# Friction Example Problem – Sliding Down An Inclined Plane 1

The “block sliding down an inclined plane” is a common first year homework problem dealing with friction. This problem is a relatively simple example problem but can be made even easier with a trick. While it isn’t an Earth shattering trick, it does not always occur to the new physics student. This worked solution of this classic problem uses that trick.

Problem:
A mass of weight w sits on a level surface. One end of the surface is raised until the block begins to slide down the ramp at a constant velocity. What is the coefficient of friction between the block and the incline plane?

Solution:
This illustration shows the forces at work when the block is in motion. The normal force N is perpendicular to the surface of the ramp. The frictional force Ff acts parallel to the ramp’s surface and resists the motion of the block. The weight w pulls vertically down. The angle between the ground and the ramp’s surface is θ.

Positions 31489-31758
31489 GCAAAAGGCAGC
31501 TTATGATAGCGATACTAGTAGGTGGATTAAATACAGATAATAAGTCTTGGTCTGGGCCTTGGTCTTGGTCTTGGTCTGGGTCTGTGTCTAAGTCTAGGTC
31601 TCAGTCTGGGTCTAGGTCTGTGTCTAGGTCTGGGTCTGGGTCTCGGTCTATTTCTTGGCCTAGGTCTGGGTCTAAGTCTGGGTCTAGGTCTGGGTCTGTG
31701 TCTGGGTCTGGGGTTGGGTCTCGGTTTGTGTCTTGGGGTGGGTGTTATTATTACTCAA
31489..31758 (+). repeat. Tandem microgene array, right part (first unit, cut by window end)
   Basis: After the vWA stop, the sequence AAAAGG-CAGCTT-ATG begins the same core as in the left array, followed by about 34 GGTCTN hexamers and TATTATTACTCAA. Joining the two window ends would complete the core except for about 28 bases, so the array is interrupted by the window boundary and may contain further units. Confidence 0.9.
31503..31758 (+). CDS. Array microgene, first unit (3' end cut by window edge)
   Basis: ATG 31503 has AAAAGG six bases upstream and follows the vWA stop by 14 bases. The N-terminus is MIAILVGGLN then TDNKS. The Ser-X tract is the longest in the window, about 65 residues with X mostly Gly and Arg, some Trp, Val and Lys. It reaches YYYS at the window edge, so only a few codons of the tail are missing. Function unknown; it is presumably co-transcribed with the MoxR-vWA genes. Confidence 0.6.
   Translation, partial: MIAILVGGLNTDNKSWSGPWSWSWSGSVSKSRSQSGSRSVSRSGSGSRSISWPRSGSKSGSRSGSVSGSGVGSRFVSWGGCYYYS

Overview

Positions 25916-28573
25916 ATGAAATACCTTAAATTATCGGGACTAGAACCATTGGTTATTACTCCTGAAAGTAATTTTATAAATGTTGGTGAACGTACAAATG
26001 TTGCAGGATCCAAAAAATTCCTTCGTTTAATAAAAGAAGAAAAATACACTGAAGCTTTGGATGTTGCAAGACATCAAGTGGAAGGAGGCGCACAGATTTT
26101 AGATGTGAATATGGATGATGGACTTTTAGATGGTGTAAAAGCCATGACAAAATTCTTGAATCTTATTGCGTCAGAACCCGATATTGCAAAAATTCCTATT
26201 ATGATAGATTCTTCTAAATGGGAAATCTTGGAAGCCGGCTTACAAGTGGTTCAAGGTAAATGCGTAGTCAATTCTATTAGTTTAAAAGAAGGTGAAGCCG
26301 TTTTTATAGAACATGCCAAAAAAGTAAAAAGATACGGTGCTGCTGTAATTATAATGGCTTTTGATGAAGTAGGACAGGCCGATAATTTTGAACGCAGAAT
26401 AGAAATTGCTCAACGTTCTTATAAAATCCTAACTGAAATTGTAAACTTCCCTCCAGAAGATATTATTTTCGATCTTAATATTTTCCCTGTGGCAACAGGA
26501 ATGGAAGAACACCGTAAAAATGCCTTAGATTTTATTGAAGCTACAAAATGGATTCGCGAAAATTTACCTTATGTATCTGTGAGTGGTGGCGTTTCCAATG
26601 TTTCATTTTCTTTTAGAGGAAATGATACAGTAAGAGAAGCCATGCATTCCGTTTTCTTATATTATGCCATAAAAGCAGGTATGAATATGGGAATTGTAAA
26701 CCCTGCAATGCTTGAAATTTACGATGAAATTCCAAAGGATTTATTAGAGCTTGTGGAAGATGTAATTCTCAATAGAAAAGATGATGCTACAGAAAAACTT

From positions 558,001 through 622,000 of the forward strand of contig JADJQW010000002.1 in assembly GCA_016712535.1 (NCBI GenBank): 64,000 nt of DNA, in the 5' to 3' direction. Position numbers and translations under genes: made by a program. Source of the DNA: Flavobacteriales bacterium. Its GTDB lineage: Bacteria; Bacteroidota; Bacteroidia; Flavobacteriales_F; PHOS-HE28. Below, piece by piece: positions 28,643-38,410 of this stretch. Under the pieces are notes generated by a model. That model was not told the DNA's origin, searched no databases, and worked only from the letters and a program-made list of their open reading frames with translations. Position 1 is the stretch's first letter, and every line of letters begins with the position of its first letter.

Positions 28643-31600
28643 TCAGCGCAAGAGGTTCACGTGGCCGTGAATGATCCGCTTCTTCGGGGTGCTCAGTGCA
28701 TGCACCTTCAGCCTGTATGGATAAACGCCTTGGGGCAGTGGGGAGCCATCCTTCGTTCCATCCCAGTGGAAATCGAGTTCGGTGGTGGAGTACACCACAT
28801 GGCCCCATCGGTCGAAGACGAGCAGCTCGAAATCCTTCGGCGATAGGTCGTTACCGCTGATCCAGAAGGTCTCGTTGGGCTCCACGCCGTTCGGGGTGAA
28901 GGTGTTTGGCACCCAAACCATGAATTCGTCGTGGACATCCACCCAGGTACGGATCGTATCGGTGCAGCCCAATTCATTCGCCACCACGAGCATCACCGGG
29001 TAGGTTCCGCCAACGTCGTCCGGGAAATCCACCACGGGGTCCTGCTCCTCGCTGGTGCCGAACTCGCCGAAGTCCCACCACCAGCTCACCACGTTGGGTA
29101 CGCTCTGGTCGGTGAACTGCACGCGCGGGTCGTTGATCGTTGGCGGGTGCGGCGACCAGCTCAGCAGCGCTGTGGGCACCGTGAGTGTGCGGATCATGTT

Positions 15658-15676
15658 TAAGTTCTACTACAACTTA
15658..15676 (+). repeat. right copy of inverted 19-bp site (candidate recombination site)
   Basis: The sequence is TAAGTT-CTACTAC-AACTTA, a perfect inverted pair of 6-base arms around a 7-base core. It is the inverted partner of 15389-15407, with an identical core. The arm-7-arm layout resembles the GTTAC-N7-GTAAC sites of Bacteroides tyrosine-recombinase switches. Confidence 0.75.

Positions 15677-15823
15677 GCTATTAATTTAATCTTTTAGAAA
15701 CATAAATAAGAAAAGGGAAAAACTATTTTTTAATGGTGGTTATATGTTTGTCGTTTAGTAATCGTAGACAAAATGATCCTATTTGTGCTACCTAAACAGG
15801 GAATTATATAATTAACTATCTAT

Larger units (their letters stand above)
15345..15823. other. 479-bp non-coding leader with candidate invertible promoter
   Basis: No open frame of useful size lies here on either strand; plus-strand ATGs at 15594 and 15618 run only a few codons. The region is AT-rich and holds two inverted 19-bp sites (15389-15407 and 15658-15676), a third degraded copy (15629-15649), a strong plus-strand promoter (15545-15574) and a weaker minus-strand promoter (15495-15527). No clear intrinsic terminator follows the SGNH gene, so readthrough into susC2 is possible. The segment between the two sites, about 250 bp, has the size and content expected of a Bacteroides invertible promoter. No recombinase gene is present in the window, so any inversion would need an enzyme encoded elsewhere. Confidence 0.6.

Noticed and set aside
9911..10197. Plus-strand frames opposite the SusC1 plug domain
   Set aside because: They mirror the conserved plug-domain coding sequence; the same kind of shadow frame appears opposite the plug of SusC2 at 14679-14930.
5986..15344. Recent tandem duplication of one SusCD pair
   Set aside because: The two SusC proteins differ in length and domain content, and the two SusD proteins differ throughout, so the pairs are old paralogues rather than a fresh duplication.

Now for the trick. Most students will immediately make their coordinate system parallel to the ground (up-down, left-right). You can save yourself a lot of trigonometry if you choose to align the coordinate system with the incline of the ramp and the positive x direction is down the ramp. See, not Earth shattering like I said, but extremely useful in simplifying the problem. Now our forces can be broken up into x- and y- components. In the x-direction, the sum of the forces are:

ΣFx = w·sinθ – Ff

We know the force of friction Ff = μN. Since the block is moving, the μ we use is the coefficient of kinetic friction: μk.

ΣFx = w·sinθ – μkN

Since the system is in equilibrium (constant velocity) the sum of all the forces is equal to zero.

w·sinθ – μkN = 0
or
w·sinθ = μkN

Now for the y-direction. Again the sum of the forces is equal to zero.

ΣFy = 0
ΣFy = N – w·cosθ

0 = N – w·cosθ
or
N = w·cosθ

Plug this solution into the result we got from the x-direction.

w·sinθ = μk(w·cosθ)

Solve for μk  μk = tanθ